We were happy to simply wander around the Marais, enjoying the old, secluded streets and lively bars and cafes, but we stuck to the List and sought out Victor Hugo's house and museum at the Place des Vosges. The Place on its own was a glorious sight, accessed by an old archway and featuring some impressive cloisters bordering a typically Parisian park and fountain; a little glimpse of times gone by in the centre of the city. The museum of Victor Hugo's house and life was fascinating and would have been even better if my French was a little more advanced (or if the museum provided an explanation of some of the more important pieces in English).

Next time we would like to spend an hour or so at the museum of French history at the Palais Soubise on the rue des Francs-Bourgeois and the Picasso museum on rue de Thorigny, which was unfortunately closed for renovation until 2012.

6. Ile St-Louis

A tiny island just across the river from the Marais district, this is touted as the most romantic part of Paris and I absolutely agree. I loved the Ile St-Louis, for its quaint narrow streets, its interesting buildings, and a mix of quirky and traditional cafes serving amazing hot chocolate. The best chocolate pot I sampled was at La Charlotte de l'Isle, served in a huge cappuccino cup with a spoon to lap it up (although the consistency was just thin enough for me to drink from the cup, which felt most decadent!). The views of the river from all sides of the island were gorgeous.

7. Quartier Latin

We both loved the Latin Quarter. The riverside quais and bouquinistes, selling old books, postcards and prints from green boxes along the riverside from square Viviani eastwards were just as I had dreamed. We visited the crypts of Voltaire, Hugo and Zola at the Pantheon and were blown away by both the exterior and interior of this amazing architectural example. There was also no queue, which was a massive bonus, as we hadn't planned for as many queues during December as there were (especially for entry to the Musee d'Orsay). My highlight of the area were the Jardin de Luxembourg and the Fontaine de Medicis; fabulously romantic and beautiful. Turning a corner in the Jardin, we encountered a huge number of people dotted around doing Tai Chi! Around the next corner, in a bright pool of Sunday morning sunshine, families and couples lay prone on bences, faces to sky, coffee cups in hands, enjoying their weekends. It was a fantastic sight.

8. The Eiffel Tower

I've touched upon the big part the Eiffel Tower played in our favourite aspects of our weekend in Paris; seeing it illuminated at night was fantastic. In fact, I would say the best view we had of the Eiffel Tower was from the river. It was equally breathtaking from the ground at the tower's feet, but it is such a tourist trap that the massive queues and flashing neon lights of the lift and stair entrances kind of ruin the magic of the symbol of Paris. Something we saw whilst at the Eiffel Tower did make it really special; a Bride and Groom were in full wedding dress taking their vows with the Tower in the background, with just a Registrar and a couple of witnesses to hand. It looked freezing (for the Bride) but fun!

9. Montmartre

When I first wrote this list, I thought I would be saving the best until last with Montmartre. We were a little disappointed. And I was very disappointed by being disappointed! We arrived by Metro to Abbesses and set about exploring the less crowded route to the Butte and Sacre Coeur via the place des Abbesses and the rue Lepic. The intriguing streets and picturesque squares that we had imagined did not materialise. We forged on to the top, to find that Sacre Coeur was surrounded by tacky Christmas stalls and crowds of tourists all craning to get a view over the city. I couldn't help but be disappointed that I couldn't even see the Eiffel Tower (in fact, I think I exclaimed this loudly. Well, it's Paris, you expect the Eiffel Tower to feature in every view don't you?!). We had a lovely aperitif in an art nouveau styled cafe on the Place du Tertre, served by a friendly waiter who appreciated my attempts at French. Not so at our lunch spot, however. Good food but arrogant and awkward service. I need to learn how to say "I can speak French but you're speaking really quickly and you haven't even brought us a menu yet!!".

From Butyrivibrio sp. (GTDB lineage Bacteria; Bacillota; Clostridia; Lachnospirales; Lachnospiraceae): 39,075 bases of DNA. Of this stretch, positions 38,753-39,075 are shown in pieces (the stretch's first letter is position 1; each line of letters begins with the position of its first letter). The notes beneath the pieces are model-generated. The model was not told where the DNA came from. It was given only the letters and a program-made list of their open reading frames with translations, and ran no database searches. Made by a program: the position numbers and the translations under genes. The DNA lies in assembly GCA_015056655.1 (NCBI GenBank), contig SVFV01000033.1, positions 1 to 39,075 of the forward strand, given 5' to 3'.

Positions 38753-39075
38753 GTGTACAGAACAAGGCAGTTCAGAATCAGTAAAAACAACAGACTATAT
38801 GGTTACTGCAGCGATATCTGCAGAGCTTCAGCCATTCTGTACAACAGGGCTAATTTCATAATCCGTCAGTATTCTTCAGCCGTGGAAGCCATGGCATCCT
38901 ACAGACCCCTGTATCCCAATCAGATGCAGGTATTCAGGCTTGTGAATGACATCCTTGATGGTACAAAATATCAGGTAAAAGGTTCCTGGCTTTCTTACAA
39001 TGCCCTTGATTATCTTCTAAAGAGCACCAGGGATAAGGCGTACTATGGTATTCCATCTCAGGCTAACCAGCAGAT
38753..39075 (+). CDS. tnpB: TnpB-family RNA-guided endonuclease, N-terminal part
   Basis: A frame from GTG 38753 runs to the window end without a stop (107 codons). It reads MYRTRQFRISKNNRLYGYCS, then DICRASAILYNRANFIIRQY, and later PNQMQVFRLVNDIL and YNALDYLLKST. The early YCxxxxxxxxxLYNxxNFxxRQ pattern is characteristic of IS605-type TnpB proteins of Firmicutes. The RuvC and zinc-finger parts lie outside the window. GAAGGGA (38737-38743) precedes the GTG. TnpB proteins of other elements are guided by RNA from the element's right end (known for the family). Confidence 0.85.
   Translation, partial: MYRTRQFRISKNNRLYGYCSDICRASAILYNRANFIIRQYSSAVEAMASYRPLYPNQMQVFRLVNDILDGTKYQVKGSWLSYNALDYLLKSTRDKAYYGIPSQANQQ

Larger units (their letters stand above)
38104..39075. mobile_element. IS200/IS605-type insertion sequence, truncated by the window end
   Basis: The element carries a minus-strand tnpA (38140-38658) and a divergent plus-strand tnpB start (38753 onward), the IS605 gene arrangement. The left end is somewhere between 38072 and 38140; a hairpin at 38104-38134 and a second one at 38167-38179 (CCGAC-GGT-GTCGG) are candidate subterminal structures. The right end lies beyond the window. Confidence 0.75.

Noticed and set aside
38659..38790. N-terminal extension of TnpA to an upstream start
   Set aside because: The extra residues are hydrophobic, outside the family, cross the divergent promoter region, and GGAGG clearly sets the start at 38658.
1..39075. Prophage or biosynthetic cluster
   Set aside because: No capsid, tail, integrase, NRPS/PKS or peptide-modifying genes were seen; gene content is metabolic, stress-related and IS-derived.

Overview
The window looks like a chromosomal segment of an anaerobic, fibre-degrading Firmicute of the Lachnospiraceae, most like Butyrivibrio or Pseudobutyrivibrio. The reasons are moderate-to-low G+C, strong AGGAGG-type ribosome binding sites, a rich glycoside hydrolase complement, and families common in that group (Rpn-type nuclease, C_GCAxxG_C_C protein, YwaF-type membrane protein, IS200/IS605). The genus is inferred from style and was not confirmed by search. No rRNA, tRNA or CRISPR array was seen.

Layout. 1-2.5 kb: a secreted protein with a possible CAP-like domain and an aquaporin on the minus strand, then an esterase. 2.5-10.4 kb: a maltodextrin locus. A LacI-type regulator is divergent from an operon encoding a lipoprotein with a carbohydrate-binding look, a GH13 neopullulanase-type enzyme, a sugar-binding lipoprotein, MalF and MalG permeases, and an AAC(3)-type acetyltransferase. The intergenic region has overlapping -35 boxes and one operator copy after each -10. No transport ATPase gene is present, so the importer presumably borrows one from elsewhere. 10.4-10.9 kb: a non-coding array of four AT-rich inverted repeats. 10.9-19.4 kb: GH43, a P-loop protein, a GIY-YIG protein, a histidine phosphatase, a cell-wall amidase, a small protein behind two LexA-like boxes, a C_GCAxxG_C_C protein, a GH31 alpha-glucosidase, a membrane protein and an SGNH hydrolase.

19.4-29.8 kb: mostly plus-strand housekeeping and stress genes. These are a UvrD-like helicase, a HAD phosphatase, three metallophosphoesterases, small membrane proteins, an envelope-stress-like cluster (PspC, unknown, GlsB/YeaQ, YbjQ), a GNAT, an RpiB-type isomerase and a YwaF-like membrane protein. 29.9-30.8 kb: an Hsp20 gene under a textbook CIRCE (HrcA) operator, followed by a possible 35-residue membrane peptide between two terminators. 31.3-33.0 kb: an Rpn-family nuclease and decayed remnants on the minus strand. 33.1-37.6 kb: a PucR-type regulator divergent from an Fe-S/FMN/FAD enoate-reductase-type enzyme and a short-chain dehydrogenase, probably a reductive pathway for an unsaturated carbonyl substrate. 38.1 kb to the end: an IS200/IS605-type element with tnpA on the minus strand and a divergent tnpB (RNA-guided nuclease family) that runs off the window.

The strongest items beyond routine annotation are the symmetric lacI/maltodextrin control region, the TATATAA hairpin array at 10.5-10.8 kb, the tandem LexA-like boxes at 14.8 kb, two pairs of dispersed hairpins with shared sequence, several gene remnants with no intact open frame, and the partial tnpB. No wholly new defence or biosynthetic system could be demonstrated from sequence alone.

Next time, we will seek out the tiny Montmartre vineyard and visit the Dali gallery, before heading back into town for more classy establishments and better service!
Next time

On our next trip to Paris, we'd like to venture a bit further afield to check out the trendy areas around the Canal St-Martin; famous graves at the Pere-Lachaise cemetery; the wine warehouses at Cour Saint-Emilion; and for a stroll along the disused railway line and viaduct of the Promenade Plantee. I was desperate to lose myself in the grottos and temples of Parc des Buttes-Chaumont, and the terraces and waterfalls of Parc de Belleville, but those wanderings will also have to wait until another visit. We also unfortunately ran out of time to visit the Tour Montparnasse, the 56 floor skyscraper with incredible views of the city including the Eiffel Tower, and, something I had been weirdly excited about for weeks, the eerie catacombs - skulls and all - at the place Denfert-Rochereau.

Food and Drink

Writing about eating out in Paris is a whole other subject to blog about. We had some amazing meals, the best were had here:
  • Chartier, 7 rue du faubourg montmartre - more for the atmosphere than the food
  • Bistrot du Peintre, 116 Avenue Ledru Rolin - laid back, art deco bistro with fabulous starters and reliable main courses. It's advisable to book in advance
  • Les Philosophes, 28 rue Vieille du Temple - jam-packed with locals, amazing plats du jour. Go for the experience alone.
A few holiday snaps...